Innate Immunity of Invertebrates
Innate Immunity of Vertebrates
Evasion of Innate Immunity by Pathogens
Concept 35.2 In adaptive immunity, receptors provide pathogen-Specific recognition
Antigen Recognition by B Cells and Antibodies
Antigen Recognition by T Cells
B Cell and T Cell Development
Concept 35.3 Adaptive immunity defends against infection of body fluids and body cells
Helper T Cells: Activating Adaptive Immunity
B Cells and Antibodies: A Response to Extracellular Pathogens
Cytotoxic T Cells: A Response to Infected Host Cells
Summary of the Humoral and Cell-Mediated Immune Responses
Immunization
Active and Passive Immunity
Antibodies as Tools
Immune Rejection
Disruptions in Immune System Function
Cancer and Immunity
36 Reproduction and Development
Overview Let Me Count the Ways
Concept 36.1 Both asexual and sexual reproduction occur in the animal kingdom
Mechanisms of Asexual Reproduction
Sexual Reproduction: An Evolutionary Enigma
Reproductive Cycles
Variation in Patterns of Sexual Reproduction
External and Internal Fertilization
Ensuring the Survival of Offspring
Concept 36.2 Reproductive organs produce and transport gametes
Variation in Reproductive Systems
Human Male Reproductive Anatomy
Human Female Reproductive Anatomy
Gametogenesis
Concept 36.3 The interplay of tropic and sex hormones regulates reproduction in mammals
Biological Sex, Gender Identity, and Sexual Orientation in Human Sexuality
Hormonal Control of the Male Reproductive System
Hormonal Control of Female Reproductive Cycles
Human Sexual Response
Concept 36.4 Development of an egg into a mature embryo requires fertilization, cleavage, gastrulation, and organogenesis
Fertilization
Cleavage
Gastrulation
Conception, Cleavage, and Embryo Implantation in Humans
Embryonic Development in Humans
Fetal Development and Birth
Contraception
Infertility and in Vitro Fertilization
37 Neurons, Synapses, and Signaling
overview Lines of Communication
Concept 37.1 Neuron structure and organization reflect function in information transfer
Neuron Structure and Function
Introduction to Information Processing
Concept 37.2 Ion pumps and ion channels establish the resting potential of a neuron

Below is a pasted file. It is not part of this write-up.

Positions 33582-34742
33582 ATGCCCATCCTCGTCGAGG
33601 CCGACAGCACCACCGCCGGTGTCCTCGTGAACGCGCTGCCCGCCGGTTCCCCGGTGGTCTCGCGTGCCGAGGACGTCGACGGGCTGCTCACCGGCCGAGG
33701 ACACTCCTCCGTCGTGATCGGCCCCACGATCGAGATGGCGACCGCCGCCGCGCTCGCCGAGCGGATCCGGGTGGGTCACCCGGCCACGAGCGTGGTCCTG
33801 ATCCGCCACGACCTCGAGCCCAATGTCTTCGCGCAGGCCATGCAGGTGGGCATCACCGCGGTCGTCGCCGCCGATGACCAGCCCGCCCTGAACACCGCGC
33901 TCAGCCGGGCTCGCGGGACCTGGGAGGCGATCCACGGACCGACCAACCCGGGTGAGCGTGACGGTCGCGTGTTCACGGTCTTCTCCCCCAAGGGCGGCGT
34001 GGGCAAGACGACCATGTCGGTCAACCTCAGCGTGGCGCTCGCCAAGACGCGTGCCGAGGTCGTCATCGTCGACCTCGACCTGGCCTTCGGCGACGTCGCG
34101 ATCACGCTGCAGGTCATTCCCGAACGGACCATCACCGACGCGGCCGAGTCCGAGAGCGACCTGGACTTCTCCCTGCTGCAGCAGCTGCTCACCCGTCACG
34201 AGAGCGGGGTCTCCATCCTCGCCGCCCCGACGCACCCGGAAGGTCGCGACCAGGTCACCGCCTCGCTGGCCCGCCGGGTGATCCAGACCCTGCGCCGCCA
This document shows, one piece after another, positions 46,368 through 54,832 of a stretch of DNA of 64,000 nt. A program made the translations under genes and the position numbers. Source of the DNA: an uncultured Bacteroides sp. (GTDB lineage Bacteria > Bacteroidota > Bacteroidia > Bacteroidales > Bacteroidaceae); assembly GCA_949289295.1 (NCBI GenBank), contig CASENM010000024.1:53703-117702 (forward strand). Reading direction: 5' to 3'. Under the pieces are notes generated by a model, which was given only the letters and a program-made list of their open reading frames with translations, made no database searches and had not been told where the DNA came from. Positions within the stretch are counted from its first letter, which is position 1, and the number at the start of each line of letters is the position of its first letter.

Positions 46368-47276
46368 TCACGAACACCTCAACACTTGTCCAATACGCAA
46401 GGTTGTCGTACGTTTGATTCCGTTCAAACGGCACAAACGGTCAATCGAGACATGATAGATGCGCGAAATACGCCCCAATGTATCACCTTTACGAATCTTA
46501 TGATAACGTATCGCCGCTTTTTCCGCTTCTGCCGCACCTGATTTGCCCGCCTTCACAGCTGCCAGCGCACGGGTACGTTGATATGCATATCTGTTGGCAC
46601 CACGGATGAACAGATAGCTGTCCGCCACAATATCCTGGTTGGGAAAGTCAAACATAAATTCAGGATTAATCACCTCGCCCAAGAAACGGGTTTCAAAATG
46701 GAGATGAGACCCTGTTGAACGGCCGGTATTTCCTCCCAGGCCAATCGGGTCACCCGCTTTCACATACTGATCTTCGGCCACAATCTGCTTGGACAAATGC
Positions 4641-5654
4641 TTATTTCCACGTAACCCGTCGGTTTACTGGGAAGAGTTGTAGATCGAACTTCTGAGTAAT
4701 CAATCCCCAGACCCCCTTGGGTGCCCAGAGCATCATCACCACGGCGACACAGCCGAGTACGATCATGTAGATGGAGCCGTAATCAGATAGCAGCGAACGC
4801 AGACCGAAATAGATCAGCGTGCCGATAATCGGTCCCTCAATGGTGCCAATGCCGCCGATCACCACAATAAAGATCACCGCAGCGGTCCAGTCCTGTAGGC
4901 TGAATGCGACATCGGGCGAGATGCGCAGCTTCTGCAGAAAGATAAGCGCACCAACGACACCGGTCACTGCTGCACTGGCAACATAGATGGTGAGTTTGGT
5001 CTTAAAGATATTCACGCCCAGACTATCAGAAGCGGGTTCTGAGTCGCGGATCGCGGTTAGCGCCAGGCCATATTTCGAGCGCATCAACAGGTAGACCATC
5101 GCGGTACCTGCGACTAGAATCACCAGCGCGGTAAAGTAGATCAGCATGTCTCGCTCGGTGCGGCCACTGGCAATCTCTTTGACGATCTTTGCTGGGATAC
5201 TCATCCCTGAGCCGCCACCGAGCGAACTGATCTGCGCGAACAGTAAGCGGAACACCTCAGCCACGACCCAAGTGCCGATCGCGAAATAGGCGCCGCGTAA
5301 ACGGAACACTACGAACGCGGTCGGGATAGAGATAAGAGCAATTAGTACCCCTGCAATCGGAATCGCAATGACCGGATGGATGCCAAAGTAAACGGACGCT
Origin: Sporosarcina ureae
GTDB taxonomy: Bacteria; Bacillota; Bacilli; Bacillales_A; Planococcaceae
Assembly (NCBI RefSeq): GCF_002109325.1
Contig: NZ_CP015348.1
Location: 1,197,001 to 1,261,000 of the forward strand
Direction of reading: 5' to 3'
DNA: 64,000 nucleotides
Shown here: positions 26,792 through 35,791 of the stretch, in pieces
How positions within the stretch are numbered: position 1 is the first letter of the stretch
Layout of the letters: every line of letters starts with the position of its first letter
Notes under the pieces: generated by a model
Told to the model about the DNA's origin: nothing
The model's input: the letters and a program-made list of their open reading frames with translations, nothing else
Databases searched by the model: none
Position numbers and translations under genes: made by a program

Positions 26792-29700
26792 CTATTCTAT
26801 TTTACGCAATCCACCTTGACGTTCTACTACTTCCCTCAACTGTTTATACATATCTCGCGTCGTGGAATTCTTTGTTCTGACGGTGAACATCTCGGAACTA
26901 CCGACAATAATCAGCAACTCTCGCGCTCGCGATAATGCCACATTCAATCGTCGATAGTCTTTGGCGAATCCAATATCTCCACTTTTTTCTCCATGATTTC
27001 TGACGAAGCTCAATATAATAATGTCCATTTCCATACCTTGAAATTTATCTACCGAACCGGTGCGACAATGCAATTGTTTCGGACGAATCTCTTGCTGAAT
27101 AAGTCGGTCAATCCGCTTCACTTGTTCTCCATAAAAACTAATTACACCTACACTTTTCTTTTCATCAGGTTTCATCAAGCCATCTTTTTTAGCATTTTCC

Formation of the Resting Potential
Modeling the Resting Potential
Concept 37.3 Action potentials are the signals conducted by axons
Hyperpolarization and Depolarization
Graded Potentials and Action Potentials
Generation of Action Potentials:
Conduction of Action Potentials
Concept 37.4 Neurons communicate with other cells at synapses
Generation of Postsynaptic Potentials
Summation of Postsynaptic Potentials
Modulated Signaling at Synapses
Neurotransmitters
38 Nervous and Sensory Systems
Overview Command and Control Center
Concept 38.1 Nervous systems consist of circuits of neurons and supporting cells
Glia
Organization of the Vertebrate Nervous System
The Peripheral Nervous System
Concept 38.2 The vertebrate brain is regionally specialized
Functional Imaging of the Brain
Arousal and Sleep
Biological Clock Regulation
Emotions
The Brain’s Reward System and Drug Addiction
Concept 38.3 The cerebral cortex controls voluntary movement and cognitive functions
Language and Speech
Lateralization of Cortical Function
Information Processing
Frontal Lobe Function
Evolution of Cognition in Vertebrates
Neuronal Plasticity
Memory and Learning
Future Directions in Brain Research
Concept 38.4 Sensory receptors transduce stimulus energy and transmit signals to the central nervous system
Sensory Reception and Transduction
Transmission
Perception
Amplification and Adaptation
Types of Sensory Receptors
Concept 38.5 In hearing and equilibrium, mechanoreceptors detect moving fluid or settling particles
Sensing of Gravity and Sound in Invertebrates
Hearing and Equilibrium in Mammals
Concept 38.6 The diverse visual receptors of animals depend on light-absorbing pigments
Evolution of Visual Perception
The Vertebrate Visual System
39 Motor Mechanisms and Behavior
Overview The How and Why of Animal Activity
Concept 39.1 The physical interaction of protein filaments is required for muscle function
Vertebrate Skeletal Muscle
Other Types of Vertebrate Muscle
Concept 39.2 Skeletal systems transform muscle contraction into locomotion
Types of Skeletal Systems
Types of Locomotion
Concept 39.3 Discrete sensory inputs can stimulate both simple and complex behaviors
Fixed Action Patterns
Migration
Behavioral Rhythms
Animal Signals and Communication
Concept 39.4 Learning establishes specific links between experience and behavior
Experience and Behavior
Learning
Concept 39.5 Selection for individual survival and reproductive success can explain diverse behaviors
Evolution of Foraging Behavior
Mating Behavior and Mate Choice
Concept 39.6 Genetic analyses and the concept of inclusive fitness provide a basis for studying the evolution of behavior
Genetic Basis of Behavior
Genetic Variation and the Evolution of Behavior
Altruism
Inclusive Fitness
Unit 7 Ecology
40 Population Ecology and the Distribution of Organisms
Overview Discovering Ecology
Concept 40.1 Earth’s climate influences the distribution of terrestrial biomes
Global Climate Patterns
Regional and Local Effects on Climate
Climate and Terrestrial Biomes
General Features of Terrestrial Biomes